Canadians reported sightings this weekend of campaign signs and billboards across Canada defaced with markers to simulate blackface in a mocking reference to the scandal that engulfed Prime Minister Justin Trudeau last week when photos and videos of blackface performances from his younger days surfaced.
Some of the graffiti was reportedly accompanied by racist slurs and symbols, leading observers to assume the blackface vandalism was the work of racists or hate groups. Other instances were interpreted as mockery of Trudeau and his Liberal party.
Stephen Fuhr, a Liberal candidate whose campaign signs were vandalized with blackface, resented the “really sad and unfortunate” effort to associate him with Trudeau’s scandal.
“They didn’t knock the sign over or take it out or rip it in half. They’re trying to tie my efforts in this community to the larger conversation that’s happening in the nation right now, and quite frankly, in the world,” Fuhr told the Huffington Post on Thursday.
Fuhr added that he does not believe Trudeau should step down.
“I think the prime minister did the right thing. He apologized for it. I mean those photos are 15, 18, 20 years old when he was in his late teens, early 20s. And at the time, I don’t think he knew, or he really fully understood what it is that that meant,” he said.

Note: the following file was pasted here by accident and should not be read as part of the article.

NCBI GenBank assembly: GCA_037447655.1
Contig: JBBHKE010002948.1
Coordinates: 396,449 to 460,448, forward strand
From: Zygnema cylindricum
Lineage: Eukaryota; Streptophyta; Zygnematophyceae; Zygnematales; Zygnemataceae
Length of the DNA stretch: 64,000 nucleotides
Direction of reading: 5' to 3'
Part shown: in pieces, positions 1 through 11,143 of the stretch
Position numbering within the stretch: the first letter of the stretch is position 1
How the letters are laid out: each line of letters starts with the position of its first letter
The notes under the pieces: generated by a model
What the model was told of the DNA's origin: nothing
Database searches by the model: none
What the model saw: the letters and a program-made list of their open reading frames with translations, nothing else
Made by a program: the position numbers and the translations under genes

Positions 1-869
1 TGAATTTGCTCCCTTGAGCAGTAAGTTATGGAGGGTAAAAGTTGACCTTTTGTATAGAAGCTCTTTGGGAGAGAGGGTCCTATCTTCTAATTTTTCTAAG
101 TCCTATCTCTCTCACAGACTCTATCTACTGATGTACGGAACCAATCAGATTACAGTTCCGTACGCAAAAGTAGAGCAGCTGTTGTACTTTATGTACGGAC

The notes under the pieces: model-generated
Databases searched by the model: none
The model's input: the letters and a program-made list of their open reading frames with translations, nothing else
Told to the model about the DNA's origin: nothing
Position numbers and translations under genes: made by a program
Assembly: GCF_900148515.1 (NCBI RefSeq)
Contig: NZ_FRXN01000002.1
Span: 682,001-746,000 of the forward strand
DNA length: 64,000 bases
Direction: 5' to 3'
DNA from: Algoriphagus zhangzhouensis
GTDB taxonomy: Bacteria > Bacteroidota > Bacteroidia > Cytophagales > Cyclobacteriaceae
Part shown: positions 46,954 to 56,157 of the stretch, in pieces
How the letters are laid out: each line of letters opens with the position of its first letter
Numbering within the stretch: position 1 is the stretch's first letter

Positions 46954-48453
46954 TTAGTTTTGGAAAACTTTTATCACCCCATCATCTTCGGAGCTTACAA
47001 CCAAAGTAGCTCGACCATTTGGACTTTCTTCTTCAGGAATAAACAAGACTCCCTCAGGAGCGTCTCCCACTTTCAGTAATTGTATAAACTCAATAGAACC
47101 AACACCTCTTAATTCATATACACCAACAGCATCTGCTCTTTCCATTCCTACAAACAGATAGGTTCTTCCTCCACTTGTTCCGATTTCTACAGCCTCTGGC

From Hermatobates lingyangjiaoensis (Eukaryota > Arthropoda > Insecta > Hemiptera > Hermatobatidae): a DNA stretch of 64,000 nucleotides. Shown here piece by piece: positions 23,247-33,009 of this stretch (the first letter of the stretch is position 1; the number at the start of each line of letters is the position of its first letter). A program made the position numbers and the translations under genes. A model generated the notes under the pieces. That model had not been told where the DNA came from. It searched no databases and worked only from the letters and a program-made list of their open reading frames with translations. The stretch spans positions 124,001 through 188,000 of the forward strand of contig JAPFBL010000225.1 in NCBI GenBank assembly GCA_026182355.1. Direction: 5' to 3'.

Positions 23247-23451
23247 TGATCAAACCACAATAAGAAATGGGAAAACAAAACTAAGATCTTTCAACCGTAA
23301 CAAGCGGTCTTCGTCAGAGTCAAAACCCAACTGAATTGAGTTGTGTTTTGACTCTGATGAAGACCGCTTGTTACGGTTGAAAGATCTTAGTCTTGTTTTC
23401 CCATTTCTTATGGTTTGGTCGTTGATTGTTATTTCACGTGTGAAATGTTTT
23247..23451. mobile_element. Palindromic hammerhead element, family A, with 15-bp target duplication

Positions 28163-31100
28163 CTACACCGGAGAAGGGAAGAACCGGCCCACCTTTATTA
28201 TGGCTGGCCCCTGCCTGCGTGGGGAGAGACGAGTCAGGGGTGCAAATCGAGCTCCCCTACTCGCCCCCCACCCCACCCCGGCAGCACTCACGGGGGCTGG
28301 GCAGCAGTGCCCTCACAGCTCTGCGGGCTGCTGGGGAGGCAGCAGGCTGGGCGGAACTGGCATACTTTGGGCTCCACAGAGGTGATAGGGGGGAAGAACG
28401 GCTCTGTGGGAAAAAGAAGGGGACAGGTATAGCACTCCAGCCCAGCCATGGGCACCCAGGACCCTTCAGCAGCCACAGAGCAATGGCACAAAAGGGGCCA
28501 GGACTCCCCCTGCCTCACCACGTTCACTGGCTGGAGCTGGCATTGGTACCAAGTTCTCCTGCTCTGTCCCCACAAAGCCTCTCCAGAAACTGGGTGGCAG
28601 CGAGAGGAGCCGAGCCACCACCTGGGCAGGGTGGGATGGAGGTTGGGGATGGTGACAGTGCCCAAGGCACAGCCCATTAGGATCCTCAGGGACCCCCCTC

“I’ve got to know him over the last four years, and he is absolutely 100 percent not a racist. That I can tell you definitively,” Fuhr said of Trudeau.
The blackface graffiti was denounced by Conservatives as well. A Conservative candidate in Fuhr’s area named Tracy Gray reported spotting blackface on at least one other candidate’s sign.
“I reached out to their campaign, and the candidate directly to let them know. This is unacceptable, and I definitely do not condone this behavior,” said Gray.
“I do find it disturbing. It’s disappointing. A lot of effort goes into producing signs and so people can have access to our party’s messages and who the candidate is,” said Liberal candidate Heather Megill, whose signs were vandalized with blackface on Friday.
Megill also waved aside the Trudeau scandal, accepted his apology, and pronounced him free of racism.
“He is a good man of the 21st century. I don’t believe there was ill-intent of his actions. I would take that apology and everyone learn from it and be more thoughtful about the things we say and do,” she said.
Few of these Liberal candidates appear to have considered the possibility that their signs might have been defaced by Liberal-leaning vandals upset by the party giving Trudeau a pass for conduct that would have ended many other political careers. Both the party and Trudeau appear to have taken significant political hits from the scandal.